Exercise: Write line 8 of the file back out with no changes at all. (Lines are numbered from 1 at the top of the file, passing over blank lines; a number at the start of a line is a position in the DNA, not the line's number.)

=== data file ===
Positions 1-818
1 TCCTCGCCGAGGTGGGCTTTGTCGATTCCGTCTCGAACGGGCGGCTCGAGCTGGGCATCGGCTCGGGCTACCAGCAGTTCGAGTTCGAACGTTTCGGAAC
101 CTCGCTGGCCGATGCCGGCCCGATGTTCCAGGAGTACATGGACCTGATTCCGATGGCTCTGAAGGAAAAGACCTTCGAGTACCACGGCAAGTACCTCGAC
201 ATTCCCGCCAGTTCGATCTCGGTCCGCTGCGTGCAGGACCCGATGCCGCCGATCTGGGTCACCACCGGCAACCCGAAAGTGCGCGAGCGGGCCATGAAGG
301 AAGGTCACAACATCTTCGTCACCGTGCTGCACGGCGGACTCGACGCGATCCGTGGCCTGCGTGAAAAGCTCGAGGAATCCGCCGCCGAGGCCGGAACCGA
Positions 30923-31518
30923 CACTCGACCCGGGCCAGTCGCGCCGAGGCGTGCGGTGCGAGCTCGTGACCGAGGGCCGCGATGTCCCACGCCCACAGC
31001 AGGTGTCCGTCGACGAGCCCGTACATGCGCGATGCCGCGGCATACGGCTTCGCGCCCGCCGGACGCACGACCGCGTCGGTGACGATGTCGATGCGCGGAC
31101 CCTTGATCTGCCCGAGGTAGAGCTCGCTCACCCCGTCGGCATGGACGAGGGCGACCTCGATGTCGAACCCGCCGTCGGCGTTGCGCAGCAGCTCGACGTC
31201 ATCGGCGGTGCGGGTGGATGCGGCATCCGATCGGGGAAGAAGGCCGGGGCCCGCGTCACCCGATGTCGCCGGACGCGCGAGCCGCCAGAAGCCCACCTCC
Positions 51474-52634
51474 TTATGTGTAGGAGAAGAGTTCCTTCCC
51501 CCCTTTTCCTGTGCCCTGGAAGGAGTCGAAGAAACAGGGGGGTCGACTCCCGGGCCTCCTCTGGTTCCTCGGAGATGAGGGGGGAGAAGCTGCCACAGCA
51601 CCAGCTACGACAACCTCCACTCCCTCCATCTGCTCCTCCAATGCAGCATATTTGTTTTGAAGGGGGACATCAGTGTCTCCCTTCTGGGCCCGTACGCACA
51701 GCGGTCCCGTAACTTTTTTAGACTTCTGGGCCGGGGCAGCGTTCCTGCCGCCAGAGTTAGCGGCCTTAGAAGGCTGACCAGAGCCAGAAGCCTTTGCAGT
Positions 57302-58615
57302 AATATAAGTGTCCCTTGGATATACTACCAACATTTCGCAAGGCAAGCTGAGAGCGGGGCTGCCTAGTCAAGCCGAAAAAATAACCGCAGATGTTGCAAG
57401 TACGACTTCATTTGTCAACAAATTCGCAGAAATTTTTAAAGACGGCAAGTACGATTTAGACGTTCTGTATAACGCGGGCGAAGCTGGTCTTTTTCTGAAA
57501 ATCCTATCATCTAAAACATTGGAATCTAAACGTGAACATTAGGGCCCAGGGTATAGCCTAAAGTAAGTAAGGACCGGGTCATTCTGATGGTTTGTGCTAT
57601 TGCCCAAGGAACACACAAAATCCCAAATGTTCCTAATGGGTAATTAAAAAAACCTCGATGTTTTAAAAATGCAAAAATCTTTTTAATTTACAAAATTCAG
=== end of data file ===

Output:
31001 AGGTGTCCGTCGACGAGCCCGTACATGCGCGATGCCGCGGCATACGGCTTCGCGCCCGCCGGACGCACGACCGCGTCGGTGACGATGTCGATGCGCGGAC